Read the decision (in Dutch) here. Read the decision (in English) here.
Plaintiff v. Arca Printersupplies BV, Innova Art Ltd. and GMC Marketing Ltd., District Court The Hague, The Netherlands, 4 February 2014, case number C/09/466982/HA ZA 14-648
Plaintiff designed the Roll Panel: a panel with glue on which a picture can be attached. After attaching the picture, the picture and the panel on which it is glued can be folded using the previously applied fold lined to create a fitted frame.
In 2008, Arca and Innova showed interest in the Roll Panel and met with plaintiff to come to a possible collaboration. Plaintiff claims that it was clear to all parties that they had the obligation to keep the discussed design confidential.
In 2009, after the collaboration did not work out, the Applicant found out that Arca and Innova offered a product identical to the Roll Panel on their website: the "Jet Master". In addition, GMC had filed 11 patent applications (e.g. EP 2456336 and WO 2011010085).
In the proceedings, Plaintiff claims 8 actions against Arca, Innova and/or GMC relating to tort and the alleged infringement of the confidentiality agreement. Also, Plaintiff claims 5 actions against GMC concerning the patents.
As Arca is domiciled in the Netherlands while Innova and GMC are domiciled in the UK, the question arose whether, in accordance with article 6 Regulation (EC) 44/2001, the claims are so closely connected that it is expedient to hear and determine them together to avoid the risk of irreconcilable judgments.
This Blog has recently published an open letter of the European Patent Lawyers Association (EPLAW) to the Delegations of the Administrative Council (AC) of the EPO. EPLAW joined the chorus of patent professionals expressing their concerns about the temporary removal of a member of the Boards of Appeal (BoA) from office, as ordered by the President of the EPO and confirmed by the AC. In addition to public discussions among patent professionals, further developments regarding the status of the BoA have taken place "behind the scenes". The following is a summary of proposed or already enacted measures that have come to my attention: Among others, the AC adopted in its December meeting an amendment to the Service Regulations affecting the status of the members of the BoA as civil servants of the EPO. Inter alia, this amendment provides the following:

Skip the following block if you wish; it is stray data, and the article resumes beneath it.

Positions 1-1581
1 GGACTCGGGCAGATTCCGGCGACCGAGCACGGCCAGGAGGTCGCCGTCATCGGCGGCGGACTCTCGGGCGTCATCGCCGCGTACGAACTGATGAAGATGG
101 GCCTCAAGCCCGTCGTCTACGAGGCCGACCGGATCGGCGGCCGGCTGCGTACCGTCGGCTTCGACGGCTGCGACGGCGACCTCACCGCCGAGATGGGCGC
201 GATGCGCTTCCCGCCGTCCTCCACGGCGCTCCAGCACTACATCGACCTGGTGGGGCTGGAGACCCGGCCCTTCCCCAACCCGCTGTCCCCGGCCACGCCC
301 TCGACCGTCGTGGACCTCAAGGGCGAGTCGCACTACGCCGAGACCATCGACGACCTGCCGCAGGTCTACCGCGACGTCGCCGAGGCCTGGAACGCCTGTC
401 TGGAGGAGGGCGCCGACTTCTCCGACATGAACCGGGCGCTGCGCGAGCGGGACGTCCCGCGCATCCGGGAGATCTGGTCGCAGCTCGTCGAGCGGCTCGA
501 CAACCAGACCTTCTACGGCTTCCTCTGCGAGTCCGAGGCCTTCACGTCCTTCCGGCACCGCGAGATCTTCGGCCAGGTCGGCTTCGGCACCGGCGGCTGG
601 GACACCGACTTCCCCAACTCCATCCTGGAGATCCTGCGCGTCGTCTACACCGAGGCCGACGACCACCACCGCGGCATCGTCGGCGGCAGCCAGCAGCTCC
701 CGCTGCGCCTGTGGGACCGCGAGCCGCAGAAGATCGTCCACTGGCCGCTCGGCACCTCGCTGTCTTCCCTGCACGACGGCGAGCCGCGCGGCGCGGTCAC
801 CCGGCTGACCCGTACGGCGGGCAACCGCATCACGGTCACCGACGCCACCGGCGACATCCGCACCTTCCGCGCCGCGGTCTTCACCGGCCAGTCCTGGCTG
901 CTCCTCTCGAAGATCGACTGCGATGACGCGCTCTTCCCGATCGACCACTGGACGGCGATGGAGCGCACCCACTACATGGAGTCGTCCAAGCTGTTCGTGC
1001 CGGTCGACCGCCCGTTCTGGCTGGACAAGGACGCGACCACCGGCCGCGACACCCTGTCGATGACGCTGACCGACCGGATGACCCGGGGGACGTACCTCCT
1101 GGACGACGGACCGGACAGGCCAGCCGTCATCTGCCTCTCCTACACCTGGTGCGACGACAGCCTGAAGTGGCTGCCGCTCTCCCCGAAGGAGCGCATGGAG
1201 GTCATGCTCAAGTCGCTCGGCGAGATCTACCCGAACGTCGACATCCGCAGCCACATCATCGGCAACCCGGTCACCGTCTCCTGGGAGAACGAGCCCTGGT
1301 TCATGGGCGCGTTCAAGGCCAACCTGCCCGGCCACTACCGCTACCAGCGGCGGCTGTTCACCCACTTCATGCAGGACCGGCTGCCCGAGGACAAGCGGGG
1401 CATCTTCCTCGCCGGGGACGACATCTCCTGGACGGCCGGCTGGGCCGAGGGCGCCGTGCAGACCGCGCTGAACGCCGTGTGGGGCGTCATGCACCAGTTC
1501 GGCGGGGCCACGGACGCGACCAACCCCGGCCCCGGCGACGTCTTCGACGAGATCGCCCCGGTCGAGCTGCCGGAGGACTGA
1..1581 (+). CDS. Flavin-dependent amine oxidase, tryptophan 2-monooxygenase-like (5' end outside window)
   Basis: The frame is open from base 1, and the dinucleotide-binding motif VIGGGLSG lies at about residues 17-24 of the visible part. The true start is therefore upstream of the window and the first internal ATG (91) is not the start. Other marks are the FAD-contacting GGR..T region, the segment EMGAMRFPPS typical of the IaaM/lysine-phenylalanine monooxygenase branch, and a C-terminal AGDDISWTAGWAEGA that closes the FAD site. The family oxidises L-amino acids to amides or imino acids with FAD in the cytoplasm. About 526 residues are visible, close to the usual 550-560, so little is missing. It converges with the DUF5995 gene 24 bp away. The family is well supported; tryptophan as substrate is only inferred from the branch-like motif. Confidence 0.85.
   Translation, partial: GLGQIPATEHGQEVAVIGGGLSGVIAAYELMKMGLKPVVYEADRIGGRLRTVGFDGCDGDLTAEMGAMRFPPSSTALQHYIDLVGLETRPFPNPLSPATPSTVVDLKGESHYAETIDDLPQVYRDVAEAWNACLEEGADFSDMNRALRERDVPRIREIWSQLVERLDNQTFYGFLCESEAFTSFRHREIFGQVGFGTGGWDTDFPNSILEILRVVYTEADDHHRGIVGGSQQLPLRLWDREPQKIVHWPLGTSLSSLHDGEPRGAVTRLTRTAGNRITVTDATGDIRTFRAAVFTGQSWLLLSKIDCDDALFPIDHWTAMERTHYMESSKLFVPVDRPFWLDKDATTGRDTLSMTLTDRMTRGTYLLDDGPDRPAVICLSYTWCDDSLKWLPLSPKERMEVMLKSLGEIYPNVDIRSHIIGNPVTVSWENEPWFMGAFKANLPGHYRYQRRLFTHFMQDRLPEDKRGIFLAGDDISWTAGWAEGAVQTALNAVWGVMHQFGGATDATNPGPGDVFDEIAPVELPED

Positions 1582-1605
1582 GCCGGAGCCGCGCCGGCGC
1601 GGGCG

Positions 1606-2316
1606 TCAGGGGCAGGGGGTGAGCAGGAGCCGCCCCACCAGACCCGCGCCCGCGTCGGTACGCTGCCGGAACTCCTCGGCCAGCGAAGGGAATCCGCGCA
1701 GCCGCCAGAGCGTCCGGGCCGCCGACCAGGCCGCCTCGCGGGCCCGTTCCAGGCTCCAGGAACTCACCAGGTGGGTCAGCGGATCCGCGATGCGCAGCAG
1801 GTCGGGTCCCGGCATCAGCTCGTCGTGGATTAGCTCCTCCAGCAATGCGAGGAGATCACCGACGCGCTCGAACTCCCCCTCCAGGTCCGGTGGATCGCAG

Warner-Lambert Company LLC v Actavis Group PTC EHF, Actavis UK Ltd, Caduceus Pharma Ltd, Patents Court, 21 January 2015,  EWHC 72 (Pat), Arnold J
The English Patents Court has refused an application made by Warner-Lambert for interim relief in respect of Actavis’ generic pregabalin medicine known as Lecaent. Pregabalin is the active ingredient in Warner-Lambert’s Lyrica medicine which is authorised to treat several conditions. Compound patent protection for pregabalin expired in 2013 but Warner-Lambert has a second medical use patent with Swiss-form claims to the treatment of pain. Arnold J refused to order the interim relief requested by Warner-Lambert on the grounds that: (i) Warner-Lambert did not have an arguable case of infringement by Actavis of its pain patent and (ii) even if there was an arguable case of infringement, he would not have granted an interim injunction on the balance of the risk of injustice.
The European patent system exceeds the boundaries of Europe – access to patent protection in Morocco via a European patent application
The agreement on the validation of European patent applications and granted European patents in Morocco signed in December 2010 has been implemented by the Moroccan authorities. The President of the EPO and the Moroccan Minister of Industry announced that the agreement will enter into force on March 1, 2015. The Moroccan implementing legislation has not yet become known.
At present, extension agreements exist with Bosnia/Herzegovina and Montenegro. Such an agreement was not possible for Morocco as a non-European state. Otherwise, the first validation agreement works in the same way as the known extension agreements, making it possible for applicants and owners of European patents to have their patents recognized in Morocco against the payment of the applicable fee.
Another validation agreement with Moldova was signed in October 2013. The Republic of Moldova has not yet adopted the necessary implementing regulations.
Read the Communique of the EPO of January 20, 2015 here.
Reported by Rudolf Teschemacher, Bardehle Pagenberg
Sanofi-Aventis Deutschland v. Lilly France, order of the presiding judge of the tribunal de grande instance de Paris of 15 December 2014